Common Sense Steps to Achieve ‘Soul Longings…’

     In my last posts, I’ve explored three words I’ve chosen as overarching themes for 2020: Serenity, Simplicity, and Stillness.

     All are longings of my soul! Some may be longings of your soul!

     My mind gravitates toward ideas and works well when I begin with a vision. In a recent conversation with my Millennial daughter, I realized that isn’t the case for some.

     My daughter, a busy woman navigating a hectic life season, juggles the demands of career, family, and faith. She’s a logical thinker, designed by God—unlike her mom—with an analytical mind. Her thoughts went something like this: “When I hear words like serenity, simplicity and stillness, I think, Well, wouldn’t that be nice! What I need are practical suggestions I can use to make those things real for me!”

     Pondering my daughter’s words, I realized that while a vision is important, unless I take concrete action steps, my soul’s longing will remain a wish. Today I’d like to give a few practical suggestions.

Serenity: The most common portion of the Serenity Prayer[1] [God, grant me the serenity to accept the things I cannot change, courage to change the things I can and wisdom to know the difference.] has become an important prayer tool.

     When I think of these words, my mind goes to three columns. Years ago, they were in writing. Today they’re etched into my brain.

     The Cannot Change column includes the names of any person I know and love as well as anything that’s happened in the past and includes this question, “How much of my emotional energy am I spending on what I cannot change?”

     The Can Change column includes practical action steps and what are frequently known as SMART goals (specific, measurable, attainable, relevant and time-specific).

     The I Don’t Have a Clue Right Now column joins hands with counsel found in James 1:5, one of the most important scriptures I’ve ever learned: 

If you need wisdom, ask our generous God, and he will give it to you. He will not rebuke you for asking. (NLT)

Simplicity: A reader friend told me about her cousin, an admitted “thrift-store addict.” This spiritual ‘ah-ha’ helped her step into simplicity.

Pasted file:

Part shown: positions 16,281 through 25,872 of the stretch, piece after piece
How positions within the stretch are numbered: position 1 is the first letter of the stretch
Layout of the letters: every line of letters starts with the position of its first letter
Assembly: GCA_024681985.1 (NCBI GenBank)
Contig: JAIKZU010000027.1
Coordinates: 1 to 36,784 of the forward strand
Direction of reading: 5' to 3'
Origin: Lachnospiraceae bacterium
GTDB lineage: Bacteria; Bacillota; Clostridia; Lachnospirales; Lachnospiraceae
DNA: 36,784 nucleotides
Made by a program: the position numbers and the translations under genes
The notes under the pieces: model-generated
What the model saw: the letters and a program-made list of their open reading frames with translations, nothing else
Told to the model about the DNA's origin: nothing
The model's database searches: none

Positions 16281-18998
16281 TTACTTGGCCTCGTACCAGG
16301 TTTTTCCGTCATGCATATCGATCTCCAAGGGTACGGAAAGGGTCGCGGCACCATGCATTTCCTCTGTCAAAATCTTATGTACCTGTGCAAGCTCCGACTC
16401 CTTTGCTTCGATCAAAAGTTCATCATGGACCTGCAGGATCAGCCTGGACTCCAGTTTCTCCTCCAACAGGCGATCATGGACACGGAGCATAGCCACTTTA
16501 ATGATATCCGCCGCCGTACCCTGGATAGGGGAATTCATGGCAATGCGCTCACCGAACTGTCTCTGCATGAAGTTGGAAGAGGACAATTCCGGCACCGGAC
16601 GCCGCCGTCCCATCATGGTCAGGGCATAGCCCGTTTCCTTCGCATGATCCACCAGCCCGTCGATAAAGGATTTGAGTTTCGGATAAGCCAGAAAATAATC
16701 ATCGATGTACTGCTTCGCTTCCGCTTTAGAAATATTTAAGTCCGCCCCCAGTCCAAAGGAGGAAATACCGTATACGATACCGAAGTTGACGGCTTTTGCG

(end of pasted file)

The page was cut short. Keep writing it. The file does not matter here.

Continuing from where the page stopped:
The Lord gave my cousin the idea to give away five of every piece of clothing (e.g. five of every color shirt; jacket; pair of jeans; type of shoes: sandals, tennis shoes, boots.) Then, she agreed to let her husband—while she was at a conference—clean out the garage. To her dismay, he got rid of some favorite Christmas decorations. She was struggling with the loss when she felt the Lord’s whisper. “Why are you mourning stuff? Accumulating and storing all that stuff has robbed you of time with your husband, grandchildren, and friends!” She decided that this Christmas, she would focus on her family of six kids and their families. Everyone commented it was the best Christmas ever, and she has experienced a whole new level of peace!

Stillness: These suggestions come from my daughter:

  • Set a time goal in order to create stillness and space to meet with God. For me, this means getting up earlier than I need or even would like so I have quiet time.
  • Shut down social media and other phone ‘stuff’ for a time.
  • Journal thoughts, questions and prayers.
  • Take time to read a devotional with the kids.
  • Prep meals to free up some time in between work and dinner.
  • Create a quiet time for the kids even if they don’t nap.
  • Set a standing calendar reminder or app to remind me to read my Bible or pray.

     My daughter says even though these are “common sense” solutions, she needs to be reminded it’s easy to lose sight of the importance of creating moments of ‘stillness’ when feeling overwhelmed. “Finding joy in the life God has blessed me can be hard. Books that have really helped me are How’s Your Soul by Judah Smith, Present Over Perfect by Shauna Neiquist, and Loving My Actual Life by Alexandra Kuykendall.”

     My prayer as I conclude this post is you will find at least one of these suggestions helpful as you consider what serenity, simplicity, and stillness might look like for you…

Sue Reeve

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